Wall Street is good theatre. Several films have been set on what is basically the capital of the United States market and economy. In that sort of high-stress environment, good cinema thrives, with films like Margin Call, The Wolf of Wall Street and…well Wall Street. Does The Big Short (nominated for Best Picture at the Oscars) stand with these great films?

The Big Short stars Christian Bale, Steve Carell, Ryan Gosling and Brad Pitt and is directed by Adam McKay. Based on the book of the same name by Michael Lewis, the film follows several brokers on Wall Street who predicted the 2008 Housing Crisis and decide to bet against the market and get rich.

If you don’t know the first thing about stocks, don’t worry I’m right with you. Top bond salesman Jared Vennett (Gosling) turns to the camera early on and says, “I know this is boring and confusing, so here’s Margot Robbie in a bubble bath to explain it.” The film does this several times, with celebrities such as Selena Gomez and Anthony Bourdain popping up and explaining what several of the market terms mean through simple analogies. It’s incredibly funny and is kept up throughout the entire film, with characters turning to screen to explain how things happened or drawing pictures in thin air. However, don’t think it’s a pure comedy like The Wolf of Wall Street (despite it being nominated in several awards under “comedy”), it’s more of a drama that a laugh-out-loud film.

You have to pay attention throughout, the film will stop and explain a term but it will then set off again and assume you got the gist of it. I missed a couple of lines of dialogue and for the next ten minutes I was confused over what was happening. It’s a film that isn’t afraid to talk about complex and deliberately puzzling exchanges and statistics. Luckily, with the help of those previously mentioned cut-aways to celebrities or a Jenga set to symbolise the housing market, the audience can follow along the winding trail of buying and selling dodgy commodities. It’s a riveting script, and McKay and collaborator Charles Randolph have done a fantastic job of making what could be an intensely boring subject into one of the most suspenseful.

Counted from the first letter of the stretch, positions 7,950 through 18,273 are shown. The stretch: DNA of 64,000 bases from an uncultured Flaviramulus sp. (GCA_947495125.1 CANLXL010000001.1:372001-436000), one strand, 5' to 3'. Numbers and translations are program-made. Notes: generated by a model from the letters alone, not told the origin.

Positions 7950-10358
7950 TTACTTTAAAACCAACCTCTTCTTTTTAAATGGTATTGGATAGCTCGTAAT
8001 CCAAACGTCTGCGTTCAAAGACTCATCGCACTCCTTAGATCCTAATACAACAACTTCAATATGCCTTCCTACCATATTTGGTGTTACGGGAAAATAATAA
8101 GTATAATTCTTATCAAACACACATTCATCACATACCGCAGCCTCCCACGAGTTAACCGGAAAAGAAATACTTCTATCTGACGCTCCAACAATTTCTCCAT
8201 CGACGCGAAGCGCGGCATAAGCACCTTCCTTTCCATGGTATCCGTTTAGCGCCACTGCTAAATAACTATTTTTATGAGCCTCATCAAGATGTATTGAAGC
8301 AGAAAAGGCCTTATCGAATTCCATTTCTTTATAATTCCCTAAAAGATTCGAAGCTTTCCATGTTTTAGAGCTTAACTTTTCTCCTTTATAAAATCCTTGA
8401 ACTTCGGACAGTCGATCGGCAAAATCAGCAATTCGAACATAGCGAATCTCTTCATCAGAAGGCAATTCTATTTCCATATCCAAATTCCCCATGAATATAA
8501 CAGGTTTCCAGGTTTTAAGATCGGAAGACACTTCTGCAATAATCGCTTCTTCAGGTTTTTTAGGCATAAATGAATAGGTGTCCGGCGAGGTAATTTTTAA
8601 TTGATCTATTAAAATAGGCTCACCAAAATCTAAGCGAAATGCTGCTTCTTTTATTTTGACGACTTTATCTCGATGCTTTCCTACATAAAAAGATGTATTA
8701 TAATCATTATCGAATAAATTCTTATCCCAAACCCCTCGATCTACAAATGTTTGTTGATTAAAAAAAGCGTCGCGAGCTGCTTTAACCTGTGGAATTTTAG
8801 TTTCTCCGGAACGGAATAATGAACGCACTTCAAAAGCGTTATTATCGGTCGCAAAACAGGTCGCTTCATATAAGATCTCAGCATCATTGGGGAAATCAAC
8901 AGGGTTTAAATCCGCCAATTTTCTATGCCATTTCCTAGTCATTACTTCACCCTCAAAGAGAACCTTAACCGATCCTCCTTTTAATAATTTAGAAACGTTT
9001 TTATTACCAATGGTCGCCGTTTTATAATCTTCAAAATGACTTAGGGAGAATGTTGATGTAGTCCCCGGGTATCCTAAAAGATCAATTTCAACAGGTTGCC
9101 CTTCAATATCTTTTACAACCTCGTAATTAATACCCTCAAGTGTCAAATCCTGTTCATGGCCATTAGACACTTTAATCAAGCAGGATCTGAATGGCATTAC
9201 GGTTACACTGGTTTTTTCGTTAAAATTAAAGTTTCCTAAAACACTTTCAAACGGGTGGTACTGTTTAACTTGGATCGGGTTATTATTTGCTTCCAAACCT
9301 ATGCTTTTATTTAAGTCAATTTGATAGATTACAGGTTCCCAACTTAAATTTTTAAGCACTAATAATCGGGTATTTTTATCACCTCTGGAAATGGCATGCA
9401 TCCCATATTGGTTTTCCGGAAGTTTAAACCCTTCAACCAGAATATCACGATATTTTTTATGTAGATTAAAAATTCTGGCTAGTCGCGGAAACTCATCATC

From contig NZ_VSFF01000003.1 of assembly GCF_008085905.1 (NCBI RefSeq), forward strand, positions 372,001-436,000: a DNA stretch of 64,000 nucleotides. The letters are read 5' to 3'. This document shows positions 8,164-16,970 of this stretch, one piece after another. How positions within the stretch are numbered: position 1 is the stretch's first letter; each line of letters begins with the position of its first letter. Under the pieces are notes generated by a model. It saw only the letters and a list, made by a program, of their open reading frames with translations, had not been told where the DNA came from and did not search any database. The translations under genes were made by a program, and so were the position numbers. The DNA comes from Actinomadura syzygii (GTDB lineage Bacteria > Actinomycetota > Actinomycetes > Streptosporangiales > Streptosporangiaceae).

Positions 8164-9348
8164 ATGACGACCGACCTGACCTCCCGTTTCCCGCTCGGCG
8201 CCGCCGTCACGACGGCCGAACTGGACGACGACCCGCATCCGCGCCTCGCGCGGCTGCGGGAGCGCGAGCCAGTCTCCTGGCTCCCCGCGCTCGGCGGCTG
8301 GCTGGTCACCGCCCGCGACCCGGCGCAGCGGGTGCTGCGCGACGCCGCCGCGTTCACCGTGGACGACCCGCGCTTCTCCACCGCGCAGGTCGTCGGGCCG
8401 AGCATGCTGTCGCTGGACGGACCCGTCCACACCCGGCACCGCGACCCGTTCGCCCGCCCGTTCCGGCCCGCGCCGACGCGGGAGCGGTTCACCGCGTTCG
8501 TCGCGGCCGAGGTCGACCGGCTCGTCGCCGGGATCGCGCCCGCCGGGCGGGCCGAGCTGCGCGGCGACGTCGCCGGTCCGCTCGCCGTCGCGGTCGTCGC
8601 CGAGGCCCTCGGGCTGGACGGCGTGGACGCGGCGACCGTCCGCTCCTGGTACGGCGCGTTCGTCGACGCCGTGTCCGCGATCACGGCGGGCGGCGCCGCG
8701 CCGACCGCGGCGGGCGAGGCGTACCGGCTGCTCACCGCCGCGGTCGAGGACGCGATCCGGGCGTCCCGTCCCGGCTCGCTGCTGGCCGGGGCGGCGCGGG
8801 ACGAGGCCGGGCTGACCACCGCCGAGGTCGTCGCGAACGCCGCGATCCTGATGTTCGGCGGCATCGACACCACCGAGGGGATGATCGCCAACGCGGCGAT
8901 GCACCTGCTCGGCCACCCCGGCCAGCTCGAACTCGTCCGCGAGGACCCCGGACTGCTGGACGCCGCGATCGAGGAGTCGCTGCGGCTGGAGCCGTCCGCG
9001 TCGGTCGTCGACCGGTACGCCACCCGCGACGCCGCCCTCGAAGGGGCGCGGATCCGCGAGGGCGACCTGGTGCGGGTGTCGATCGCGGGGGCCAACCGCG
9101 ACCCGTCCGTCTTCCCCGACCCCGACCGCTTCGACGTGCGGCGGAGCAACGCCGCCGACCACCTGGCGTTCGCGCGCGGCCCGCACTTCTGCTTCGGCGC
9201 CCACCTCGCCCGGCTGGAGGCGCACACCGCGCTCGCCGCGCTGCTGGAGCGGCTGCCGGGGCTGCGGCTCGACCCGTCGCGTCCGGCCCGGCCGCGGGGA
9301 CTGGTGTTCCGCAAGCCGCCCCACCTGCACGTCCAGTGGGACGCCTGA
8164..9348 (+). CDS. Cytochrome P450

The cast is a major strong point. A lot of the main players are playing against type; Steve Carell is a surly man with emotional baggage, Christian Bale is a doctor with Aspergers who walks around his office barefoot and plays music obnoxiously loud and Brad Pitt is quiet retiree who is paranoid the government is spying on him. Most of these men never meet face-to-face, but they all figure out at some point that the market is going to collapse and the joy comes from their different methods and approaches to how they will get out of it without losing money or their jobs.

By far the best performance is Ryan Gosling. Sure, I might be a fanboy, but in The Big Short he is fantastic. He’s obviously channelling Leonardo DiCaprio’s Jordan Belfort and looks like he’s loving playing the part of a ruthless salesman. The moments where he verbal puts-down his underlings, or clears an entire men’s bathroom so that he can have a private phone call are funny and create an interesting character, and serve as a good distraction in-between the major money-conversations.

As soon as I finished The Big Short, I knew that it had majorly shaken up my predictions for the winner of this year’s Oscar. It’s riveting and often hilarious but it’s painfully fast. When your problem with the film is “there should be more of this”, you have something good. If you think you can keep up with its rapid pace, then The Big Short get’s my recommendation.

Score: 9/10 Thrilling, funny, thought-provoking and totally deserves it’s nomination.